This story originally appeared in the Reno Gazette Journal
The new year marks a time of reflection and goal setting. Last year ended with a multitude of positive articles about Nevada and Reno. Recent headlines highlighted our population growth as the second-fastest in the country. There is constantly talk of more companies coming to Nevada. And let’s not forget more Tesla and Raiders headlines than we can count. But do the headlines reflect actual positive results or are we focusing on activity over accomplishment? Where do we draw the line between reality and hype?
You might be one of those hard-working local employees or small business owners that read the headlines but are not necessarily seeing a positive impact in your life. Your rent has gone up considerably, your kid’s schools are overcrowded, and you have not seen a raise in years. All of which have occurred in the last decade.
The only true constant seems to be that you are continually told that taxes need to be increased. However, the data tells a different story than the headlines. Fiscal mismanagement is causing our spending to outpace our growth. Put simply, we do not have a revenue problem, we have a spending problem.
So who is winning in this game of taxation? Government. According to Nevada Policy Research Institute’s 2016 Piggy Book, “Nevada’s local government employees are among the most highly compensated in the nation with the average local government worker earning 20 percent more than the average Nevada private sector worker.”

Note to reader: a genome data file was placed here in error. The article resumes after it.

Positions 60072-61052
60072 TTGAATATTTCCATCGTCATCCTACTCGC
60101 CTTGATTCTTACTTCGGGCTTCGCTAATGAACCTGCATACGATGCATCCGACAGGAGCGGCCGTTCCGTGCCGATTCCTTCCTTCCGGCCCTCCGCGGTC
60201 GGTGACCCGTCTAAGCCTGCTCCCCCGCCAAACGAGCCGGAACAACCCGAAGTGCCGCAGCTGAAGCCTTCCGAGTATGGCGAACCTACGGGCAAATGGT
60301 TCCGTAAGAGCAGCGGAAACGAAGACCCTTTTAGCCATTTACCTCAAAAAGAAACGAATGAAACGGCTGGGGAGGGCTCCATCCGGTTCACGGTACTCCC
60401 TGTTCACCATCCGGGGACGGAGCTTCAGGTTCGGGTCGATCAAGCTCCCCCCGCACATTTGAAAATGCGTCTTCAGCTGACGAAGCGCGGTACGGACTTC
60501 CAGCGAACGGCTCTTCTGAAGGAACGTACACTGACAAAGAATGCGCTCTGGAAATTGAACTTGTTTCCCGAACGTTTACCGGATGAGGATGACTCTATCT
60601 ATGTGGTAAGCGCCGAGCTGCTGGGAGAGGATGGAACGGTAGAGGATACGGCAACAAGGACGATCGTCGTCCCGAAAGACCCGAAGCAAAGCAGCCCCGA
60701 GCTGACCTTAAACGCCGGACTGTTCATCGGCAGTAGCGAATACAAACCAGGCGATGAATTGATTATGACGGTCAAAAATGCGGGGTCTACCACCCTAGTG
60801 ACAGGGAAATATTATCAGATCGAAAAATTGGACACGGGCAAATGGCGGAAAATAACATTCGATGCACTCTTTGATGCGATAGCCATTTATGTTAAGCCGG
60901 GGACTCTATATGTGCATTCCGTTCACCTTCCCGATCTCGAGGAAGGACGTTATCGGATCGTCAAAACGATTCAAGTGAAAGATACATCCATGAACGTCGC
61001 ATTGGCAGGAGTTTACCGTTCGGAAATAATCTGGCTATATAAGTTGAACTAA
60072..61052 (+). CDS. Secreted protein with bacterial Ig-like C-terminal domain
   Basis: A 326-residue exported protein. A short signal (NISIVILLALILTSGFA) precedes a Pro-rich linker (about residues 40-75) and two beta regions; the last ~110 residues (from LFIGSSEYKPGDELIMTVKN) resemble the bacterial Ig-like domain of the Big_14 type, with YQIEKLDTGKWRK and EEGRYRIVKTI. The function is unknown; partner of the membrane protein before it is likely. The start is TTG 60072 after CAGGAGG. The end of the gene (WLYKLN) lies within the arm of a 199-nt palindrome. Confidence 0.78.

It pays to be in Nevada government. This level of disconnect between private and public sector wages further incentivizes government to raise taxes. Many can relate to this in the recent salary and bonus headlines regarding the Washoe County School District superintendent, a position that gets paid an automatic bonus each year for effectively not quitting.
Spending continues to outpace economic growth, indicating undisciplined financial controls. According to the Nevada State Controller’s annual financial report, total state spending between 2006-2016 grew 22 percent faster than the incomes of Nevada families and businesses. It also grew 32 percent faster than the overall Nevada economy. This can be summed up in a simple statement: We are growing broke.
A potentially worse scenario is taking place in the city of Reno. The Fiscal Times recently issued its City Fiscal Strength Index 2017 which ranked Reno at 113 out of 116 cities. The two most heavily weighted indicators were general fund balance to expenditures and long term obligations to revenues. This should be a cause for concern for all Nevada and Reno constituents.
A sudden downturn in the economy could result in a default on our obligations and a further expense back to taxpayers. In facing a $400 million budget shortfall, I hope the legislature uses their time in the 2017 session to reduce spending and stop tax breaks to billionaires rather than find ways to increase taxes. It is time hard working Nevada families and businesses who haven’t had a raise in years stop being the source of undisciplined government spending.